"How does he get the licence money from the squatters and cedar-getters in the outback?"
"It's the Commissioner's job. The nearest one to us is at Port Macquarie. He also has real powers to deal with local affairs, and he has a force of mounted police to support him. The Governor wants to end the trouble between the Blacks and the squatters, and the Commissioner has control there too."
"What's he like, the Governor?"
"I believe all the other Governors have been men of high rank. Governor Gipps was a Major of Her Majesty's Engineers, with no money or high connections. He's a bit of an idealist."
William was careful to omit any items which were considered offensive to women, such as sanitation in the streets of Sydney, but because of Magdalen's enormous common-sense he felt that some public questions were not beyond her. She realised that many men did not think it appropriate for their women folk to discuss such matters, and accepted the unspoken compliment.
The smoky candle flickered out. In darkness they undressed and crawled into bed, lying close together.
"William, what does one do here at Christmas? I just can't conceive of it."
"Some drink themselves into a stupor. Some just have a day's rest. Some just ignore it altogether."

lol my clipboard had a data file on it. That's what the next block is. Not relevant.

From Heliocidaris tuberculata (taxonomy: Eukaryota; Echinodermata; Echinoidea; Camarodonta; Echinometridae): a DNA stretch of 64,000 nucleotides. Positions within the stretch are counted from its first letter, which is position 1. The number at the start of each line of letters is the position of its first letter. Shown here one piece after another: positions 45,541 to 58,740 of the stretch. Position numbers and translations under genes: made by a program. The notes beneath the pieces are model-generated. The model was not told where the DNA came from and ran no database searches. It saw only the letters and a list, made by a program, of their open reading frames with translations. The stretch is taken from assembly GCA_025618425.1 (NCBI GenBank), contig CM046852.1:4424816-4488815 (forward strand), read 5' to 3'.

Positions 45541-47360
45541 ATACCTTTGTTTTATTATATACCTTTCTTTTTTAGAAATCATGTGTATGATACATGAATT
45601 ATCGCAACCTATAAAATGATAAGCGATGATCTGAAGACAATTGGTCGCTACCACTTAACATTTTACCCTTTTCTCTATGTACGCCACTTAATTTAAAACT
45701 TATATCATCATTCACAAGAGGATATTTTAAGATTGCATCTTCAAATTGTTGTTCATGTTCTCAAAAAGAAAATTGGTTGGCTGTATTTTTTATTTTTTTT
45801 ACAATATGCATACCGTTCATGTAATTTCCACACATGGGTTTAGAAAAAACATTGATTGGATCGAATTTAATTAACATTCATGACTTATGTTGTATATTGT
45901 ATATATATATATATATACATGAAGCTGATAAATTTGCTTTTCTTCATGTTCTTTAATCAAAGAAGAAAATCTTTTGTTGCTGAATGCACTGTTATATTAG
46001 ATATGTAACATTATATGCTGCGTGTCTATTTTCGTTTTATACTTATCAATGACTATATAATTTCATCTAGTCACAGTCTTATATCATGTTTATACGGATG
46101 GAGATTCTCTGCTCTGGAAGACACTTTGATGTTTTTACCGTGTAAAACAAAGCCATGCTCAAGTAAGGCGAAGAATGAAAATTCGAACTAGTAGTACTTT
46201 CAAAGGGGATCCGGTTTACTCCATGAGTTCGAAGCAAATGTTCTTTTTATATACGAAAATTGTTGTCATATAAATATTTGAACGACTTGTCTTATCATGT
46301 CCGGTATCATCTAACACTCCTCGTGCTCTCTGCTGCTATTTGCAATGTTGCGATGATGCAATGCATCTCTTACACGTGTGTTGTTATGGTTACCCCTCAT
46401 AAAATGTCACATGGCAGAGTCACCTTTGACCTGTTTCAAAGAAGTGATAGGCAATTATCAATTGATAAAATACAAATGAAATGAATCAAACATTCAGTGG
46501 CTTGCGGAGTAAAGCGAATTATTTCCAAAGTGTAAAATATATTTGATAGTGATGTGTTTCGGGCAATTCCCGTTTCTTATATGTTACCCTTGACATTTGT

"Whatever we do it won't seem like Christmas. We can't celebrate as we did at home, with church and carols and holly and the family paying calls. Will you help me to write to Mother? I miss her very much and she must be anxious for news of us. I haven't written to her for months, soon after I arrived in Sydney Town."
"Have you any writing paper?"
"No. I'll try and get some at Price's store tomorrow, and tell Mother what it's like in New South Wales at Christmas time and give her an address so that she can send us an answer. All our celebrations will be in the summer in this topsy-turvy place… your birthday on 2nd January, Jane's on 3rd February and mine at the end of February, even if it only comes every fourth year… which makes me about seven instead of twenty-eight."
"I'll let you celebrate your birthday on the first day of autumn, which is still quite warm in these parts."
He had of course forgotten about such things as birthday dates.
"Thank you very much! I think we should develop some traditions of our own suitable to the climate," she went on thoughtfully. "There won't be much this year without Jane and of course no church service. It won't be more than a special dinner. I think I'll feel terribly homesick. How long until Christmas?"
William showed her his almanac and with a piece of charcoal from the fire, crossed off the last two days.
"I forgot to mark it last night," he admitted. "Just about four weeks to go. You can hang this up somewhere and mark it each day. Do it at the same time or you are likely to forget."
"You forgot last night," she teased.
"You came interrupting my regular daily routine so you have to take the blame." He held her tight with one arm and gave her a playful smack.